The University of Chichester has revealed the tour the Duke and Duchess of Sussex will make of its new £35million tech park in Bognor Regis next Wednesday.
Prince Harry and Meghan are due to officially open the new state-of-the-art facilities during their visit to West Sussex, announced yesterday.
The royal couple will meet students, staff and business partners and see teaching demonstrations using the engineering and creative digital design technology, which includes a sound stage and animation studio.
Professor Jane Longmore, vice-chancellor of the University of Chichester, said: “It is an honour to have been chosen as part of The Duke and Duchess of Sussex’s first official visit to the county.
“We are looking forward to welcoming them to our new Tech Park building on the Bognor Regis campus, from which we aim to create a positive impact not just through cutting-edge research, but also in up-skilling of the local workforce and driving forward the regional economy.”
The visit will include the university’s state-of-the-art live animation studio designed by Max Tyrie, head of 3D Animation and VFX, and a BAFTA award-winning animator who has worked on films such as the Amazing Spiderman franchise and the first and second Kingsman films.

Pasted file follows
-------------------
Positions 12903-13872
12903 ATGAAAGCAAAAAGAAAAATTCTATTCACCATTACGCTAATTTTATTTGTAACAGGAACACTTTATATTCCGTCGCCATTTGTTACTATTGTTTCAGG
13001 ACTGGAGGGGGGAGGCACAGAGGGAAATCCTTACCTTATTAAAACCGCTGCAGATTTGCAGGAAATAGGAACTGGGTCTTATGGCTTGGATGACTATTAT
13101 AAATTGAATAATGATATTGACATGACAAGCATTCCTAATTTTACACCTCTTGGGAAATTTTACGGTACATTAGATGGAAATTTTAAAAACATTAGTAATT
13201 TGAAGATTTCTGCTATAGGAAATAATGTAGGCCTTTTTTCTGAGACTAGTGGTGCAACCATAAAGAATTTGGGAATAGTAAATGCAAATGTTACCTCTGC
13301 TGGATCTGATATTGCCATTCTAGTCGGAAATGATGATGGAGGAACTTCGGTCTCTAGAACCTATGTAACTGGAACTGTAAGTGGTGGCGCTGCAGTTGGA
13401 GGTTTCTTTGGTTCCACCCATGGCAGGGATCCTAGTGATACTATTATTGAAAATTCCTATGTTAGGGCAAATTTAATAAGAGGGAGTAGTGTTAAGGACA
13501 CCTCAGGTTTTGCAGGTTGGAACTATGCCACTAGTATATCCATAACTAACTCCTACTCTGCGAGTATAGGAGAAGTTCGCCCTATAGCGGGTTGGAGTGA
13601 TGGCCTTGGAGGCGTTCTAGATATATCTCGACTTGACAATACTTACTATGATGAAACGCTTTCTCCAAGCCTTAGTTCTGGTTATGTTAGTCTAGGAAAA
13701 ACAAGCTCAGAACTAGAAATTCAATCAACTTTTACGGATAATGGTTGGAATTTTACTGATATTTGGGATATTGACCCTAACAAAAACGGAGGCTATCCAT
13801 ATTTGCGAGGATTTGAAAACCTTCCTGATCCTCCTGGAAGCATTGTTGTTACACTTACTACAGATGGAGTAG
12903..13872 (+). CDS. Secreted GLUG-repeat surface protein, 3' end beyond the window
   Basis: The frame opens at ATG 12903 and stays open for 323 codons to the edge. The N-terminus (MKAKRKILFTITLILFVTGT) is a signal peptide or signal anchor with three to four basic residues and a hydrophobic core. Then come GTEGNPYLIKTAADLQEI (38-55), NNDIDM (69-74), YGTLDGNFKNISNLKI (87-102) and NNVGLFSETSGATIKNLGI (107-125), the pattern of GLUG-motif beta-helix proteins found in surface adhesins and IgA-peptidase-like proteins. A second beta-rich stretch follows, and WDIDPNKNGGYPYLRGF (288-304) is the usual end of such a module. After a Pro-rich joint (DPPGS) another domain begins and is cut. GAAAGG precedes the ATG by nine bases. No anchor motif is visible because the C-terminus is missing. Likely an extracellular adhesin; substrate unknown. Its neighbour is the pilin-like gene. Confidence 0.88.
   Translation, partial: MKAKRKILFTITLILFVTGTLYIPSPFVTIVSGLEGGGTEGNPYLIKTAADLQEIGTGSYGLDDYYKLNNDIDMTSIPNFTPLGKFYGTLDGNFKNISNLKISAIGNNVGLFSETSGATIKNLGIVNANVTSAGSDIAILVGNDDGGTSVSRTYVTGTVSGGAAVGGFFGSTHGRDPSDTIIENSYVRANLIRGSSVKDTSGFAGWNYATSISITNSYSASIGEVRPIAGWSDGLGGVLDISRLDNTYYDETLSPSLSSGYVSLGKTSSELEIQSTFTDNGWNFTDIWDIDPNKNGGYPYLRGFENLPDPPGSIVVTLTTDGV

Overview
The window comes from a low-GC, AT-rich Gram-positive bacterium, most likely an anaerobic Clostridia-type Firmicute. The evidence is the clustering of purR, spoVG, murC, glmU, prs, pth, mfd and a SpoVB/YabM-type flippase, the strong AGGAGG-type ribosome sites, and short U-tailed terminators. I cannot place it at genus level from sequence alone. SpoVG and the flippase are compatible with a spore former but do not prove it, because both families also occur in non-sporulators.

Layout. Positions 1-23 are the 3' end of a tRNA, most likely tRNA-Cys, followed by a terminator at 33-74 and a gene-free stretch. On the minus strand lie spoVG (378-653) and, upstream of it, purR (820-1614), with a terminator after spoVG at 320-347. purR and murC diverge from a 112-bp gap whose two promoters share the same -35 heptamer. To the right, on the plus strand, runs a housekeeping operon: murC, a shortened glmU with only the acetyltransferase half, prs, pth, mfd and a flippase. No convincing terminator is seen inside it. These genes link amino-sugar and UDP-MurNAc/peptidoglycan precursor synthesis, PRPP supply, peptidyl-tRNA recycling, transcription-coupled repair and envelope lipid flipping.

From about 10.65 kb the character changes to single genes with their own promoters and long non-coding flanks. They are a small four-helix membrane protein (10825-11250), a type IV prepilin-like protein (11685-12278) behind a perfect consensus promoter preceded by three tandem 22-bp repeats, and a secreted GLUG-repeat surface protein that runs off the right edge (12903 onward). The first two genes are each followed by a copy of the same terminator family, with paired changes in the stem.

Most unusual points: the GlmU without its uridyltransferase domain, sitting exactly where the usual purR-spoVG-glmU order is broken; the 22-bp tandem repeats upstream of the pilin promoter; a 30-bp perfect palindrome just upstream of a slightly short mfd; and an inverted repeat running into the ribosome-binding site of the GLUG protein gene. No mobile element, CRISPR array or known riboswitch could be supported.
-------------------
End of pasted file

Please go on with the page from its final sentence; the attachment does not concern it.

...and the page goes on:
Max will host an active workshop with students studying for the University’s 3D Animation and Visual Effects degree.
From there the royal party will visit the 400-square metre engineering labs where they will see a live-action stress-testing experiment using state-of-the-art Mecmesin tensile test equipment.
The equipment is one of only two in use in Europe (the other is in Zurich) and it is manufactured by a company in Horsham.
Their Royal Highnesses will meet a number of engineering students including Louise Grainger, who was born, raised and schooled in Bognor Regis and is the first member of her family to attend university.
The Duke and Duchess will then visit Stage 1: Sound Stage, the largest of its kind at any UK university.
During the session, the royal couple will see the stage in full operation to illustrate the unique learning environment that the Tech Park can offer.
The production (a filmed recording of the University’s award-winning 20-piece chamber orchestra) will utilise the full repertoire of state-of-the-art recording equipment, including cranes and tracks for the cameras, lighting and sound systems used in the film industry, all coordinated by a 30-plus cohort of students, flanked by senior staff.
Overseeing the production will be Professor Stephen Baysted, who has worked with the London Symphony Orchestra to score the soundtracks to several award-winning video games.
It is hoped the Tech Park will bring together skills and expertise across other departments in the University to boost ‘STEAM’ subjects – Science, Technology, Engineering, Arts and Mathematics – with productive opportunities for regional businesses and their employees to get involved.